FIG. 2 is a diagrammatic end view of the submersible pump and galvanizing apparatus, lifted from the surrounding walls of the zinc vat;
FIGS. 3 and 4 are enlarged end views of the T-head of the galvanizing apparatus, atop the riser pipe from the pump, showing the relationship of the flow-confining T-head to different diameters of tube or pipe passing through the T-head; and
FIG. 5 is an enlarged end view of a T-head modified for tangential introduction of the stream of molten zinc;
FIG. 6 is an oblique projection of the T-head of FIG. 5, partly sectioned to expose the interior thereof and indicating diagrammatically the flow path of at least a portion of the molten zinc under operating conditions; and
FIG. 7 is an elevational view of a further modification of the T-head of FIG. 1 or FIG. 6 with belled ends.
Referring to FIGS. 1 and 2 for a general description of the method and apparatus of the invention, FIG. 1 shows galvanizing station 10 in an overall system for the continuous manufacture of galvanized pipe or conduit 12. While the method and apparatus illustrated were developed in the stated context, the invention is believed applicable to the continuous galvanization of other linear metal product such as wire or rod.
The conduit 12 passes through the galvanizing station from right to left as viewed in FIG. 1, delivered in rapid axial motion from a roll-forming station where an endless band of metal is progressively rolled into tubular form with abutting edges which are closed by an electrically welded seam which is scarfed and dressed en route to the galvanizing station. In preparation for galvanizing, which is essentially total immersion of the conduit 12 in molten zinc, the conduit is first cleaned by a pickling bath of acid, followed by a neutralizing rinse, after which the tube is preheated immediately before entry into the galvanizing station. Preheating is conveniently accomplished by passing the conduit axially through an induction heating coil. As these pregalvanizing steps are well understood in the art, they are not here shown, reference simply being made to the Krengel U.S. Pat. No. 3,259,148, in which one such system is illustrated and described.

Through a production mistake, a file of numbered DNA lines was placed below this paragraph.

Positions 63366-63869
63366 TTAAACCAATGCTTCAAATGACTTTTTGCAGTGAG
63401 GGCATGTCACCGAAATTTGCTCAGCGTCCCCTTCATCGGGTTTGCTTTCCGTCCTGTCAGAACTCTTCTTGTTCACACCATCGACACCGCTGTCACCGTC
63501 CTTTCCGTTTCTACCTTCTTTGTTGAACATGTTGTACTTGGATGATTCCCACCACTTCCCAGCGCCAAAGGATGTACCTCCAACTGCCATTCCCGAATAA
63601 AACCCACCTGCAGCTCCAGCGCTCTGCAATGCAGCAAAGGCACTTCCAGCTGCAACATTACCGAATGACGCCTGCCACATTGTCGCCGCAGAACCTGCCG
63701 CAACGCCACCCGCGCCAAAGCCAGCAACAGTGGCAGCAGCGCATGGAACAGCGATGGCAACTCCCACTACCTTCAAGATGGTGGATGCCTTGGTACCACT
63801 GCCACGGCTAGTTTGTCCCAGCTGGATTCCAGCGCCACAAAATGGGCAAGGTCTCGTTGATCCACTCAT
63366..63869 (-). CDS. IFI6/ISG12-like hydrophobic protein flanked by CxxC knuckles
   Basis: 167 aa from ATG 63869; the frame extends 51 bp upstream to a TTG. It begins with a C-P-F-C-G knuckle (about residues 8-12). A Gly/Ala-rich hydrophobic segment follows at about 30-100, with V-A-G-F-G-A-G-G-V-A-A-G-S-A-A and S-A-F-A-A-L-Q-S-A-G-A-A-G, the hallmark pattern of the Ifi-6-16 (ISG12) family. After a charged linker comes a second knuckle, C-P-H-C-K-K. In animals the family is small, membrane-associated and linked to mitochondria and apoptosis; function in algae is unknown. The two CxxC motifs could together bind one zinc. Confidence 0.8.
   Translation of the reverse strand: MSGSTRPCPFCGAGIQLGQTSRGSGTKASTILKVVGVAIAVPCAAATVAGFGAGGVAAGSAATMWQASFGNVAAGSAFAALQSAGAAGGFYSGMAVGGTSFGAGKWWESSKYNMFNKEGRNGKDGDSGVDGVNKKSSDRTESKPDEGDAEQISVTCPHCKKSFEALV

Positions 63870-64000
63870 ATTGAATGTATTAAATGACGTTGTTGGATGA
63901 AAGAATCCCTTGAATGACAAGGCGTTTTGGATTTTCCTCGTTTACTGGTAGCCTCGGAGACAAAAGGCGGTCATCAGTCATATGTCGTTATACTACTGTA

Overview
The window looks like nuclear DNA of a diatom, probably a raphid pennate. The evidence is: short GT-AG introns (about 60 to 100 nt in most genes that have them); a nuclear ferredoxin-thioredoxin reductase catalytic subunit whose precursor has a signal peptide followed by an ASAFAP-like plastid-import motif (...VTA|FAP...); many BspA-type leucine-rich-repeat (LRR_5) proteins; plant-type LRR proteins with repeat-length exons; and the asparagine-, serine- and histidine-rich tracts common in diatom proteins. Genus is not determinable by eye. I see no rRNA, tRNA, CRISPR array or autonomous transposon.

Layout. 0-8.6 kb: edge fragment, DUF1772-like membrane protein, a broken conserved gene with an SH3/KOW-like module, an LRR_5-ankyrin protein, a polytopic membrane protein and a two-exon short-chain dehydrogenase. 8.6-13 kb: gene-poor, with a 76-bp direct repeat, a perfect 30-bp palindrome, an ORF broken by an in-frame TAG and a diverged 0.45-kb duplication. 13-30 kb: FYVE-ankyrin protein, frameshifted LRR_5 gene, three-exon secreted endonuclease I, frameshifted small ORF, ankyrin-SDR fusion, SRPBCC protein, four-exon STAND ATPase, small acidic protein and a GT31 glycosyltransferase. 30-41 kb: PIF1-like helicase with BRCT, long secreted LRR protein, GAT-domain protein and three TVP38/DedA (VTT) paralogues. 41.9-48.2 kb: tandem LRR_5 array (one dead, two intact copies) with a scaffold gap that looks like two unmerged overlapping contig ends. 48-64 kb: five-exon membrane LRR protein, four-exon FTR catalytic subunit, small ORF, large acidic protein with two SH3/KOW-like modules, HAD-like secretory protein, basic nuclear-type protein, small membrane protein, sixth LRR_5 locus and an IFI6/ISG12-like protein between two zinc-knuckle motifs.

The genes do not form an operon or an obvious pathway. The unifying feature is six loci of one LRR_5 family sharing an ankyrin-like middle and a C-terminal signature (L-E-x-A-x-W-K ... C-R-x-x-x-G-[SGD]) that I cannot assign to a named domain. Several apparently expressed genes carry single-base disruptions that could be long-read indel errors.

The galvanizing station 10 is essentially an elongated vat 14 of molten zinc constructed in generally rectangular form of welded steel plate and formed to provide a space 16 above the predetermined level of the pool 18 of liquid zinc therein, maintained in molten condition at about 850 zinc. The heating means, not shown, may be gas or oil burners directed against the bottom of the vat.